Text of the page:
The 1/f dependence of transmitted beam-width can be practically extended to near-infrared (laser) frequencies in the 100 to 300 THz range. These frequencies can serve both planetary links over interplanetary distances, as well as shorter-distance links near Earth or near planets.

Spectral-congestion in the RF spectrum and/or performance needs should strongly motivate missions to adopt optical communications in the future; orders-of-magnitude increase in performance for the same power and mass are possible. Areas of emphasis in optical communications research and development at JPL include:

  • long-haul optical communications
  • optical proximity link system development
  • in-situ optical transceivers

These technologies can enable streaming high definition imagery and data communications over interplanetary distances. Similarly, optical proximity link systems with low complexity and burden can boost surface asset-to-orbiter performance by a factor of 100 (20 dB) over the current state of the art. This improvement would benefit planetary and lunar orbiters to communicate with assets such as landers or rovers.

Interplanetary Optical Communications

Lasercom concept

Interplanetary laser communications concept demonstrating links from a Mars orbiter to Earth, and proximity links from Mars surface assets to orbiters.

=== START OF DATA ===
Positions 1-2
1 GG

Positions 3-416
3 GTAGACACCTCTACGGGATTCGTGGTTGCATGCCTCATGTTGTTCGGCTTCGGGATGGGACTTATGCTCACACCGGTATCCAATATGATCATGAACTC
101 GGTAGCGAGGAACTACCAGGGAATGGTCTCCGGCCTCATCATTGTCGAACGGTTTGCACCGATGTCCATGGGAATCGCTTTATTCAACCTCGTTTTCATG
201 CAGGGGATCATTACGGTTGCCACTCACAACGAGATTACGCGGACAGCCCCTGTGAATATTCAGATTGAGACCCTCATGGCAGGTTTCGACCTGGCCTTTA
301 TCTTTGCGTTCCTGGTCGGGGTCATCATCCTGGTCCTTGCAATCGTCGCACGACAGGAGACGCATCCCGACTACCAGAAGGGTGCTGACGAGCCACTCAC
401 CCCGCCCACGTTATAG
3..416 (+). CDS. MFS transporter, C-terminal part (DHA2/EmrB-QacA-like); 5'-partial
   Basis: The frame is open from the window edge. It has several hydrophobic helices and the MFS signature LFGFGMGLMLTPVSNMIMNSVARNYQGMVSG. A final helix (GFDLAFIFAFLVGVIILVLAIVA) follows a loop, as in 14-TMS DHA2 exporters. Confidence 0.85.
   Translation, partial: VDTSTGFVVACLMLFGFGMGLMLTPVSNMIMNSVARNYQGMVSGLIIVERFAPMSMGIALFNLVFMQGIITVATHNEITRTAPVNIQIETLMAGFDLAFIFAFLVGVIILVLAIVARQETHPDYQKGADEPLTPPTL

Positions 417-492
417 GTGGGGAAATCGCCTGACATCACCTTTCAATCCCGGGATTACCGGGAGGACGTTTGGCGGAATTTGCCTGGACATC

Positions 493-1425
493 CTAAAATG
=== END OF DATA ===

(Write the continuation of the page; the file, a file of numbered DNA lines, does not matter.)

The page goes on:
Optical communications is being developed at JPL for future space missions generating high volumes of data. Laser Communications (lasercom) could meet these needs for future missions to near-Earth space, the Solar System, and potentially, interstellar missions. The primary motivation for augmenting NASA’s telecommunication data rates is to enhance the science data volume returned with higher-resolution instruments and to prepare for future human deep-space exploration missions.

Optical communication can provide mass, power, and volume allocation benefits over radio frequency (RF) systems, as well as bandwidth allocation restrictions.

Key challenges facing deep space optical communications include maturity of efficient, robust and reliable space laser transmitters, and a lack of data on the operating lifetime of lasers in space. Efficient laserscom links from deep space require the detection of extremely faint signals.